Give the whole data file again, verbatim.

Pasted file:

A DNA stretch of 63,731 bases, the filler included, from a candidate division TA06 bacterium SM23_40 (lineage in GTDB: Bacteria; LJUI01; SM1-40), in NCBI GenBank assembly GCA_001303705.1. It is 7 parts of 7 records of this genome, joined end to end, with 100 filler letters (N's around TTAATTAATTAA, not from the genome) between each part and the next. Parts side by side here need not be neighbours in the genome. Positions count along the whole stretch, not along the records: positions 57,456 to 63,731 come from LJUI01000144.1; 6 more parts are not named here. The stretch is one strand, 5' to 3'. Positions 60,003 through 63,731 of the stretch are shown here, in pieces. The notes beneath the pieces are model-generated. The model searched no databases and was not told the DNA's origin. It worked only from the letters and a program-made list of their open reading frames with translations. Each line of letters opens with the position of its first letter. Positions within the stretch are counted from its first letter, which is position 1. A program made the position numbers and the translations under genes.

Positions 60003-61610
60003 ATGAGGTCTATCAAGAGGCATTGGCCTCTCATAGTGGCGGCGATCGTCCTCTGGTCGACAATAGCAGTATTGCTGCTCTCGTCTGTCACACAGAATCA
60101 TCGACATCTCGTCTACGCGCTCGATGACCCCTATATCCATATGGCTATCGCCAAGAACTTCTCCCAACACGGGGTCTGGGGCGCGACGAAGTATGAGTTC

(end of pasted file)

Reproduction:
A DNA stretch of 63,731 bases, the filler included, from a candidate division TA06 bacterium SM23_40 (lineage in GTDB: Bacteria; LJUI01; SM1-40), in NCBI GenBank assembly GCA_001303705.1. It is 7 parts of 7 records of this genome, joined end to end, with 100 filler letters (N's around TTAATTAATTAA, not from the genome) between each part and the next. Parts side by side here need not be neighbours in the genome. Positions count along the whole stretch, not along the records: positions 57,456 to 63,731 come from LJUI01000144.1; 6 more parts are not named here. The stretch is one strand, 5' to 3'. Positions 60,003 through 63,731 of the stretch are shown here, in pieces. The notes beneath the pieces are model-generated. The model searched no databases and was not told the DNA's origin. It worked only from the letters and a program-made list of their open reading frames with translations. Each line of letters opens with the position of its first letter. Positions within the stretch are counted from its first letter, which is position 1. A program made the position numbers and the translations under genes.

Positions 60003-61610
60003 ATGAGGTCTATCAAGAGGCATTGGCCTCTCATAGTGGCGGCGATCGTCCTCTGGTCGACAATAGCAGTATTGCTGCTCTCGTCTGTCACACAGAATCA
60101 TCGACATCTCGTCTACGCGCTCGATGACCCCTATATCCATATGGCTATCGCCAAGAACTTCTCCCAACACGGGGTCTGGGGCGCGACGAAGTATGAGTTC